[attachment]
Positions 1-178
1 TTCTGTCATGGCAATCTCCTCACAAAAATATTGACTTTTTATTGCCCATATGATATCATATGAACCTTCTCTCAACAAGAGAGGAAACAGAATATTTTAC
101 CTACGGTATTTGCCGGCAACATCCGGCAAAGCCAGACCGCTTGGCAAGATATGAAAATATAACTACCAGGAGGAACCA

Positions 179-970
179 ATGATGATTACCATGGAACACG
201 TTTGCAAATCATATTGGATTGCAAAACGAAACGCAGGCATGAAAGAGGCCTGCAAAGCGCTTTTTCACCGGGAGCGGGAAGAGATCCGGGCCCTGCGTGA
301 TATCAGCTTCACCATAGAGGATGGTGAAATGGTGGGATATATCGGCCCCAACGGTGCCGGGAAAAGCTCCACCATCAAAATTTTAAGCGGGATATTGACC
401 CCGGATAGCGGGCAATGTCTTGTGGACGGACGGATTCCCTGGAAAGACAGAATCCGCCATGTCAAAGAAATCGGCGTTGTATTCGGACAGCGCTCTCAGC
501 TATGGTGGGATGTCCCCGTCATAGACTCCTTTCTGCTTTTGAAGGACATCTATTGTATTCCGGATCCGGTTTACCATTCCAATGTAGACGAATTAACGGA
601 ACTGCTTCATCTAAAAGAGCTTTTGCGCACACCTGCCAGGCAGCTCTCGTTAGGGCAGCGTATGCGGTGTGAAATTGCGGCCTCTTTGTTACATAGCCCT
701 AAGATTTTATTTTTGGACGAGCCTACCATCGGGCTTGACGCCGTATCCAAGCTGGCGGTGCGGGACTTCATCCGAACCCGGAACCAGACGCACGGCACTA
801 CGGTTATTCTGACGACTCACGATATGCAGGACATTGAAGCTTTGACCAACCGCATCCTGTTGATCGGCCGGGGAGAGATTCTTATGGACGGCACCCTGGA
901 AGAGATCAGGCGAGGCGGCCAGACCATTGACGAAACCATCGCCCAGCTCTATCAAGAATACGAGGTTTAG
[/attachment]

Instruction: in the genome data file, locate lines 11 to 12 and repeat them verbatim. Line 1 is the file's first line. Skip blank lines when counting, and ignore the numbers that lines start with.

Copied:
701 AAGATTTTATTTTTGGACGAGCCTACCATCGGGCTTGACGCCGTATCCAAGCTGGCGGTGCGGGACTTCATCCGAACCCGGAACCAGACGCACGGCACTA
801 CGGTTATTCTGACGACTCACGATATGCAGGACATTGAAGCTTTGACCAACCGCATCCTGTTGATCGGCCGGGGAGAGATTCTTATGGACGGCACCCTGGA